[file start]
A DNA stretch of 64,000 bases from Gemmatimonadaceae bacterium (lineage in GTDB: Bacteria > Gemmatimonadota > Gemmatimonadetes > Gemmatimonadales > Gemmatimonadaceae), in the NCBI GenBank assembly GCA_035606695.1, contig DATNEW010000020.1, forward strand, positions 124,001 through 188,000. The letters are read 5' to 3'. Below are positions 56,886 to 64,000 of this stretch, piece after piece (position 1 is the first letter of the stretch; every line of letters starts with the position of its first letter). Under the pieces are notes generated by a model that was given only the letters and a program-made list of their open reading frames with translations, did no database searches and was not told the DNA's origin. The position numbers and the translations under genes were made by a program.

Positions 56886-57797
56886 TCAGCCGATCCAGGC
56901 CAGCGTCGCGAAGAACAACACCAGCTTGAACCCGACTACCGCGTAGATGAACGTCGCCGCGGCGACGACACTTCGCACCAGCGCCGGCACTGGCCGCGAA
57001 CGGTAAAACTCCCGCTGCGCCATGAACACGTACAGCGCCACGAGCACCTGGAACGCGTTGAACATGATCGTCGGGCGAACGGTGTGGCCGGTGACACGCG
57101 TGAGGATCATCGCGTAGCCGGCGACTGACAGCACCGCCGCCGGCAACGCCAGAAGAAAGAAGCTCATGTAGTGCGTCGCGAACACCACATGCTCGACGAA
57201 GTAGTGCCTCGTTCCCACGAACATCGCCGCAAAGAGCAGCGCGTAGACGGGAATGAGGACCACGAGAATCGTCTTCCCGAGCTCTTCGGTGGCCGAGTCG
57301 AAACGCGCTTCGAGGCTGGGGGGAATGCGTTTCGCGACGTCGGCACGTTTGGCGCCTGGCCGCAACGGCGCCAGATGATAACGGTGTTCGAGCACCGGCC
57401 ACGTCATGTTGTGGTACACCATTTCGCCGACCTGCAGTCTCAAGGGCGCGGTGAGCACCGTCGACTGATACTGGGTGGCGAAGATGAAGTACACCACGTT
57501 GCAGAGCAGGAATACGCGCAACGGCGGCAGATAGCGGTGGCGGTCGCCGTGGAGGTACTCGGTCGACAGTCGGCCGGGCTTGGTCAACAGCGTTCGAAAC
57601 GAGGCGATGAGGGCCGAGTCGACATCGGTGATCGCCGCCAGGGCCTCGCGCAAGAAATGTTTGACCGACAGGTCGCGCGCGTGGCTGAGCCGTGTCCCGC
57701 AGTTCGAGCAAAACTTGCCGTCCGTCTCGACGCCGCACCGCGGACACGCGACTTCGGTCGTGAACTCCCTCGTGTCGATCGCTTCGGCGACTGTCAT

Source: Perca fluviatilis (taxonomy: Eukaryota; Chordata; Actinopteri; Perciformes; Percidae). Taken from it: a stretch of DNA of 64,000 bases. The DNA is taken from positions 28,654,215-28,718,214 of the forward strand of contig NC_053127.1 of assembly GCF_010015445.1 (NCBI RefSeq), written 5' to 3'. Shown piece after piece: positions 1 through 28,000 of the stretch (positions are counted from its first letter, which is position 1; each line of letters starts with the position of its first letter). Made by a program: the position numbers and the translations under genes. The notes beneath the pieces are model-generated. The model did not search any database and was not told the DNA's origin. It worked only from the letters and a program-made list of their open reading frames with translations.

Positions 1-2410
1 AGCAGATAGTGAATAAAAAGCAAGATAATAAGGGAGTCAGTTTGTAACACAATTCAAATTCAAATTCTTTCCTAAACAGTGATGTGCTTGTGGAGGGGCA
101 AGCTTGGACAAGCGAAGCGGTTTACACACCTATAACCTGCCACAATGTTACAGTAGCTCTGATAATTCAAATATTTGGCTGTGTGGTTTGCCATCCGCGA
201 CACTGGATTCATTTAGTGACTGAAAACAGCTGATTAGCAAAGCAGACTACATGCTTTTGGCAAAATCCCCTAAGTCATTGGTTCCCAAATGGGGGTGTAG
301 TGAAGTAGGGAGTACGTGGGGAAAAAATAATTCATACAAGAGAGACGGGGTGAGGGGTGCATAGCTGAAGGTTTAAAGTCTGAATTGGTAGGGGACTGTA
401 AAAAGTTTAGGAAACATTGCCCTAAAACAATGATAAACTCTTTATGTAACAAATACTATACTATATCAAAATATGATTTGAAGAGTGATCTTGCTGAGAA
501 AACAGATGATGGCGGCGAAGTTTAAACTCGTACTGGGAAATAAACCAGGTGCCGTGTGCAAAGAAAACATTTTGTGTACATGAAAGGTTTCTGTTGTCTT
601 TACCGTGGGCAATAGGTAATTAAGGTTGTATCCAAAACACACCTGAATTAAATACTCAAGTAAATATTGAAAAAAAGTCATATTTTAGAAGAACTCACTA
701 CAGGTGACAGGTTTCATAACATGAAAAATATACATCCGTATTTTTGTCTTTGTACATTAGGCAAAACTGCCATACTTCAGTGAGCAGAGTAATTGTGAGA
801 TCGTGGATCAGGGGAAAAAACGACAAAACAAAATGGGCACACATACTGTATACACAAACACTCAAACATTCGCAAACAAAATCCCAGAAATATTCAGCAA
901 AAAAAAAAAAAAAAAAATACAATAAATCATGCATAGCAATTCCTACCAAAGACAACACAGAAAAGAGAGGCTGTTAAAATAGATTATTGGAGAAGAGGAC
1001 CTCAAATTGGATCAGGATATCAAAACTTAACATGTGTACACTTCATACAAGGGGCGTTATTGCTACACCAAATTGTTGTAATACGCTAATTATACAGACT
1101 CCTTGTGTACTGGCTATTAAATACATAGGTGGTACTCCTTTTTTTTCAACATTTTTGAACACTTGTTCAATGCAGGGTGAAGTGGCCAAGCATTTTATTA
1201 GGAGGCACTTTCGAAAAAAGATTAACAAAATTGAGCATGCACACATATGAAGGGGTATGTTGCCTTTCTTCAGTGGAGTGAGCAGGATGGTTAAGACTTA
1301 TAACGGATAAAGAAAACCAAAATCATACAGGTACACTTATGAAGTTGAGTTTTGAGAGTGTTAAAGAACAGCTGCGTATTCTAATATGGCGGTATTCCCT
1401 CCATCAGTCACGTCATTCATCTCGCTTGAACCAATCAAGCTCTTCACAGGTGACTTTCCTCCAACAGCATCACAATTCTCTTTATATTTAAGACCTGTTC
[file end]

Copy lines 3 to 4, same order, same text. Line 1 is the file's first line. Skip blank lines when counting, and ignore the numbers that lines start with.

56886 TCAGCCGATCCAGGC
56901 CAGCGTCGCGAAGAACAACACCAGCTTGAACCCGACTACCGCGTAGATGAACGTCGCCGCGGCGACGACACTTCGCACCAGCGCCGGCACTGGCCGCGAA